Bigger capital gains amounts will come if you buy or sell property that was held as an investment. This means if you sell your house that you’ve owned for 5 years, you will probably not have any capital gains owed, but if you “flip” a house by buying it, renovating it, and selling it 2 years later, you will owe capital gains.
Capital gains are taxed at a lower rate than other income, but still needs to be reported and paid. Click Here for the IRS FAQ for capital gains taxes.
“Use Taxes” are effectively equivalent to sales taxes, but they are responsibility of the buyer to pay, not the seller. All of the above taxes typically need to be filed both at the state and local level, but since there is no federal sales/use tax, this can only apply to your state return.
Use taxes come up in cases where you normally would owe a sales tax, but for one reason or another none was paid. The most common example is goods purchased from sellers online and shipped – while the biggest online retailers have integrated sales tax, many smaller sellers have not. If you purchase goods online and did not pay a sales tax, you will need to report the purchase and the taxes owed on your state tax returns.
The exact process for doing so varies greatly from state to state. Some states will have a box specifically for this on the normal income tax return, while others require a separate form to be filed just for use tax (often requiring the receipt for the tax).
Many people ignore the Use Tax because it can be complicated to file for very small amounts. However, if you do get caught dodging Use Taxes, fines and penalties are steep – in addition to high interest rate penalties, there are failed filing fees, and potentially even jail time if the amounts are high enough.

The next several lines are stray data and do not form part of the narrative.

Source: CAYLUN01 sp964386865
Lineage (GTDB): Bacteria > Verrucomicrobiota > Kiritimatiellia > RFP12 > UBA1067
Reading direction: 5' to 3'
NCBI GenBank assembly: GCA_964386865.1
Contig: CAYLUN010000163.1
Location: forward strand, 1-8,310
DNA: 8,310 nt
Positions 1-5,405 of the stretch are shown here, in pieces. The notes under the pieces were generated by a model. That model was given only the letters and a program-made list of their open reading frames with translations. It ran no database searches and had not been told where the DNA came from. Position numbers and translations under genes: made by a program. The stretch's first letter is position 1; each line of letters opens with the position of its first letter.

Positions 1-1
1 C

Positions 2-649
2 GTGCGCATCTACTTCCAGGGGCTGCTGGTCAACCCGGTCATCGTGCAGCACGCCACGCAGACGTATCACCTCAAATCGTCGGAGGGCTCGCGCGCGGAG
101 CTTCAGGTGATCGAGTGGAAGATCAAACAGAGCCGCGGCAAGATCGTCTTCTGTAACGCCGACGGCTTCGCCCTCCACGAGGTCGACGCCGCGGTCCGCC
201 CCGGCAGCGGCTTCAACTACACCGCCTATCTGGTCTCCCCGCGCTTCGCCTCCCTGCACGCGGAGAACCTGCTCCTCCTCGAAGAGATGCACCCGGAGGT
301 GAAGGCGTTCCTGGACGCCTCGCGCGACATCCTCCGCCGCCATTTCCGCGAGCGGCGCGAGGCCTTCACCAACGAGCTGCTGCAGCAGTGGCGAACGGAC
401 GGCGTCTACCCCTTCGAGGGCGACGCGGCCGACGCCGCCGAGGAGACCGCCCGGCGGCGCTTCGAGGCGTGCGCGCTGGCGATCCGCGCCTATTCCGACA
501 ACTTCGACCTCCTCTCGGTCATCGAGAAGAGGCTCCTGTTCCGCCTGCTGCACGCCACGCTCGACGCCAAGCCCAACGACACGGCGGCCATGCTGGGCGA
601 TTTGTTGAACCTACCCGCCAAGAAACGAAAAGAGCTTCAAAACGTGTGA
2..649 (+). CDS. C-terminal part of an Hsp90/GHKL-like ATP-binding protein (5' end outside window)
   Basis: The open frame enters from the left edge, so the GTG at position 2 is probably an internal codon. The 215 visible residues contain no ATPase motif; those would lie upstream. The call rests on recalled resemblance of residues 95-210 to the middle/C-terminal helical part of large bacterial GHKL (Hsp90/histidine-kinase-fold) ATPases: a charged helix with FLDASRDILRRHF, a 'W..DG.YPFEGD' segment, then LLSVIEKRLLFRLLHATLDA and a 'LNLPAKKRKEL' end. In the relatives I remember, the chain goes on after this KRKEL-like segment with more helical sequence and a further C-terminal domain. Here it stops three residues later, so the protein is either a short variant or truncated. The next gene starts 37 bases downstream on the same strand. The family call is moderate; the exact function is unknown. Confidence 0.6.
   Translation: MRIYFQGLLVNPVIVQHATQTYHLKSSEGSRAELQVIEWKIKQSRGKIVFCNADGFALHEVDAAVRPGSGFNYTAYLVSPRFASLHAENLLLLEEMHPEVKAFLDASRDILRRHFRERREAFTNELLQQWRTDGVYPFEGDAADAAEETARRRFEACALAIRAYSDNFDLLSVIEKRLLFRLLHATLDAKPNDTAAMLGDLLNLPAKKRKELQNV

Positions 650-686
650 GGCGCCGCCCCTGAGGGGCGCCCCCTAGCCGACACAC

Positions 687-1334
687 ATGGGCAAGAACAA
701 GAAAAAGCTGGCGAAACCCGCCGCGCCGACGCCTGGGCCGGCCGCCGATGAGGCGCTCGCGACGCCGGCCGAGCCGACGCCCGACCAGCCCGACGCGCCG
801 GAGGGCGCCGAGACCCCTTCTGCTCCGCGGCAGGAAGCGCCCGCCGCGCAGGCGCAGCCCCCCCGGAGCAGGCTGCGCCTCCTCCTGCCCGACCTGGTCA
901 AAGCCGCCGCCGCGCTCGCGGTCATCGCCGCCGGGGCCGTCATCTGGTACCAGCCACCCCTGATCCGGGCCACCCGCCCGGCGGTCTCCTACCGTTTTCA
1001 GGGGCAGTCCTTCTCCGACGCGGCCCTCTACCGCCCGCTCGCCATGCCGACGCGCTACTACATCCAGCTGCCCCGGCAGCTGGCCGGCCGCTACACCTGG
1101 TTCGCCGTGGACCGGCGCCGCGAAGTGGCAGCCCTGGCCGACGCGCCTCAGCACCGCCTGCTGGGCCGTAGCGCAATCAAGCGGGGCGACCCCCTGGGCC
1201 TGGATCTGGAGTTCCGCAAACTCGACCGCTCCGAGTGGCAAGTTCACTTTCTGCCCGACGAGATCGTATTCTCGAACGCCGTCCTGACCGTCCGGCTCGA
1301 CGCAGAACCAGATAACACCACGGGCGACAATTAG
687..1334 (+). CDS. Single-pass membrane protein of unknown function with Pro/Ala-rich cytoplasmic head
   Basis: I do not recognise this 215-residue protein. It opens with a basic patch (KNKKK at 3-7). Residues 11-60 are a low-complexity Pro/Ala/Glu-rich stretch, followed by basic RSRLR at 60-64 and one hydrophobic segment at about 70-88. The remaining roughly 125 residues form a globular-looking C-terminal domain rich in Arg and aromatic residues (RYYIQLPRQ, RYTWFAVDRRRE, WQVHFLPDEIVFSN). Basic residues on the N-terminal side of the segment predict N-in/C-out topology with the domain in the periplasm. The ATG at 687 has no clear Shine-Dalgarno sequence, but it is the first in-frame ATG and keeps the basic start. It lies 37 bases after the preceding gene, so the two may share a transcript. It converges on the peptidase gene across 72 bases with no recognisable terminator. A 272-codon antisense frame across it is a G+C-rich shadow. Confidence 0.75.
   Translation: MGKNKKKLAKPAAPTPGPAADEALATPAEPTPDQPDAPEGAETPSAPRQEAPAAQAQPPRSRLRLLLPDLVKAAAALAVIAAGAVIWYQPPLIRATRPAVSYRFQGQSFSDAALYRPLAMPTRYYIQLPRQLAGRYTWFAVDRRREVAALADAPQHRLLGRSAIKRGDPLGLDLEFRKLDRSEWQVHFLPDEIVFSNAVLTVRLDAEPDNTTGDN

“Other Income” is a blanket term for any other income you received for the year, but was not reported to the IRS with a W-2 or 1099 form. This typically includes things like prizes and award winnings, gambling earnings, and any money you earn on the side as cash (either with your own business, or just something like babysitting).
All of these “other” forms of income are reported using the standard 1040. The exception is if you are earning extra money from a side job or being paid cash for odd jobs – this requires the Form 1040 Schedule C. Note that this is technically the profits and losses from a sole proprietorship – if you are working odd jobs and earning income from it, it works exactly the same as if you were a business owner with yourself as the sole employee.
Late Filing Fees
While these may not necessarily be an addition you need to report on your tax bill, late filing fees are some of the most common ways tax bills grow.
If you do not file your taxes by the deadline, usually the middle of April, you will incur a huge late fee – typically 5% per month (compared to just 6% for the entire year if you cannot pay the full amount owed).
This means it is extremely important to file your taxes on time, even if you owe tax and cannot fully pay it. If you need extra time to file your taxes, for example if you are waiting for some paperwork relating to extra income you need to report, you can also file for a short-term extension, which gives an additional 120 days to file with no late fee. Click Here for the IRS article on late fees.